Avoid These Phrases in Business
March 21, 2019
Communication in business should be quite straightforward and an easy concept to understand. A customer asks a question and receives a response. An employee has a question or offers a suggestion and expects a reply.
Hopefully, these are both answered with some type of positive response rather than deflected with a negative phrase that does little to motivate a customer into making a purchase or an employee from doing the best job possible.
Just one negative phrase can produce an undesirable attitude from any customer or employee. With a slight change of words, however, the phrase can become positive. The right chosen words can encourage customers to become loyal and act as goodwill ambassadors for a business. Likewise, carefully chosen words can encourage employees to become committed to a business and highly motivated.
Words and phrases that inspire others do not necessarily come automatically. The starting point with anyone (owner, manager, or employee) is to have a positive attitude and project it to others. To accomplish this, certain phrases should never be in a business vocabulary, such as:
We can't do that – This is a very negative response since few things are impossible. With the right attitude and a little flexibility, it is amazing what can be accomplished in business.
What to say instead: "We'll see if we can do that."
We'll get to it later - Procrastination is never a remedy in business. In fact, it is nothing more than a delay tactic. Satisfied customers and loyal employees are not interested in waiting. When dealing with their concerns, they want someone to have a sense of urgency in handling their situation.
What to say instead: "We'll take care of that ASAP."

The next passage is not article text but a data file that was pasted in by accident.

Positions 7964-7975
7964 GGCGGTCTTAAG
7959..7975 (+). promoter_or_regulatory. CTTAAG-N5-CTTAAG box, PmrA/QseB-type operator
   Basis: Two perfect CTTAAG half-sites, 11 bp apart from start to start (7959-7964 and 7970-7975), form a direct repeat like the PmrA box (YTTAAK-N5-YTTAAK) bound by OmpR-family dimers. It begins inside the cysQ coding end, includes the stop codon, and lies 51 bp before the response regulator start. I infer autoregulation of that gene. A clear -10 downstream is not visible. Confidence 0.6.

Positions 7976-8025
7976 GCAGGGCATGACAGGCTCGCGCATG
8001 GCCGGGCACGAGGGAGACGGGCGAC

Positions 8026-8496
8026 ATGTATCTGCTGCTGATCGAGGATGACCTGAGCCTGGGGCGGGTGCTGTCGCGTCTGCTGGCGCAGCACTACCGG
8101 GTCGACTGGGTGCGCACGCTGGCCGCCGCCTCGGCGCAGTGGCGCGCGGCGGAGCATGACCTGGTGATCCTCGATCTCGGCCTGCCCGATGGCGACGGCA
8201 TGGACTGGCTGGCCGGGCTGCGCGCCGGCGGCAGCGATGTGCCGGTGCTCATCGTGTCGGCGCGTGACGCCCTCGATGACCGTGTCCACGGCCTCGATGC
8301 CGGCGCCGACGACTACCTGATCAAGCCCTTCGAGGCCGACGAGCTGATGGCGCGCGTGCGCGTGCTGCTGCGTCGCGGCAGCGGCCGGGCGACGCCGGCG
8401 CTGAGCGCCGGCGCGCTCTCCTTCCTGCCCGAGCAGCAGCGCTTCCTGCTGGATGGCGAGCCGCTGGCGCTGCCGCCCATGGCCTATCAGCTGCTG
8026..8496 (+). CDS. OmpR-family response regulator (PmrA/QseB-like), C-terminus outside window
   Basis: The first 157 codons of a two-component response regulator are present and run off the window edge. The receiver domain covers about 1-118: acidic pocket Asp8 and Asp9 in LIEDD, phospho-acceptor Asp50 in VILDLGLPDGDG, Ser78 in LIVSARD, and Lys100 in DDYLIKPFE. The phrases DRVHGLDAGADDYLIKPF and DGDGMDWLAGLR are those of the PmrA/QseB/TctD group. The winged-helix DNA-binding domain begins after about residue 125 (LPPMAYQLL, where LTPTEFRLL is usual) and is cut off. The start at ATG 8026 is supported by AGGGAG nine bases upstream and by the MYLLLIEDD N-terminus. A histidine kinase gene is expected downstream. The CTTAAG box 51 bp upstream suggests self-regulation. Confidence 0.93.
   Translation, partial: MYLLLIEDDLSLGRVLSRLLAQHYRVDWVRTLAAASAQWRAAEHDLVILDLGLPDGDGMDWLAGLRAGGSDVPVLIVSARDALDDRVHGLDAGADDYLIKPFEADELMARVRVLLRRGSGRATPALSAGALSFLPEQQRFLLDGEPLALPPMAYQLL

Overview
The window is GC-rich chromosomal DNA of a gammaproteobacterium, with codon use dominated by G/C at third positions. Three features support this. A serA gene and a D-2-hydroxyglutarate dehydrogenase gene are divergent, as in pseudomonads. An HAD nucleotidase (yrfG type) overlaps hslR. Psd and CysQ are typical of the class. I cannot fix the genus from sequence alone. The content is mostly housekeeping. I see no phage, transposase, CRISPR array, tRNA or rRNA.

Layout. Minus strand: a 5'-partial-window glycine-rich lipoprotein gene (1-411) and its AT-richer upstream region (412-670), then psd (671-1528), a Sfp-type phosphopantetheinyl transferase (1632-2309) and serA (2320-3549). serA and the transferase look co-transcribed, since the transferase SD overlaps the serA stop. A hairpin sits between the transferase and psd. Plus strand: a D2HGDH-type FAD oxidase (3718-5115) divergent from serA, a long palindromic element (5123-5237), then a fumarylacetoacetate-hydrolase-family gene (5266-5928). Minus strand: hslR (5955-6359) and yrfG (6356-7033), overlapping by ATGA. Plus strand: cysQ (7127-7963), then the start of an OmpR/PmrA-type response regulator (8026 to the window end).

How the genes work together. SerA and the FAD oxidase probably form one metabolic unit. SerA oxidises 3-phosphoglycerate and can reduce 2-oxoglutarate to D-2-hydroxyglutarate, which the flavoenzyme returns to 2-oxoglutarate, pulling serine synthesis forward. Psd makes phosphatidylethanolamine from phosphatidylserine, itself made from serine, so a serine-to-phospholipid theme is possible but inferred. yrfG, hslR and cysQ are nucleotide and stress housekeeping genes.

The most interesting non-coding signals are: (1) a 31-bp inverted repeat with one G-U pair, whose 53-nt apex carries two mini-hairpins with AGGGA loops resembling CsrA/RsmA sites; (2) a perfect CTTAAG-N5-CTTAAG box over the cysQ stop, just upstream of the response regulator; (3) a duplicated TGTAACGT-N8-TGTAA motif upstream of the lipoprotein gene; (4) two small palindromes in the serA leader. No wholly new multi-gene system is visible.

3. It's not that important - To a customer or employee, their needs are very important. The most important customer or employee a business has is the one they are dealing with at the present time.
What to say instead: "I certainly understand the importance of this."
4. Why so many questions? - We all know that some people ask many more questions than others, but they still need answers. If they're asking a question, it's important for them to receive an answer.
What to say instead: "I'm happy to answer your questions."
5. Why doesn't he take his business elsewhere? - This is a phrase a business owner never wants to hear from employees. Rather than helping to build a long-term successful business, this attitude does just the opposite. After all, it’s the business that pays bills and creates jobs.
What to say instead: "We're thankful for all business."
It’s Either Positive or Negative
With communication, it's about being either positive or negative. On one end of the spectrum, communication can be positive. Customers return and employees are loyal. On the other end, communication can be negative and little or nothing gets accomplished. Customers go to the competition, and employees leave for other jobs. Often the difference between being positive or negative can simply be the choice of words.
Make Responses Work for You
Take negative phrases out of your business vocabulary and make sure your employees get the message, as well. Positive responses come with practice. It never hurts to do a little role-playing during employee training, so when an actual situation occurs there is an automatic, positive response. When the right phrases are used, there is a big difference in customer and employee attitudes and reactions. Rather than wasting energy on negative phrases, use positive phrases that take the same amount of effort but produce much greater results.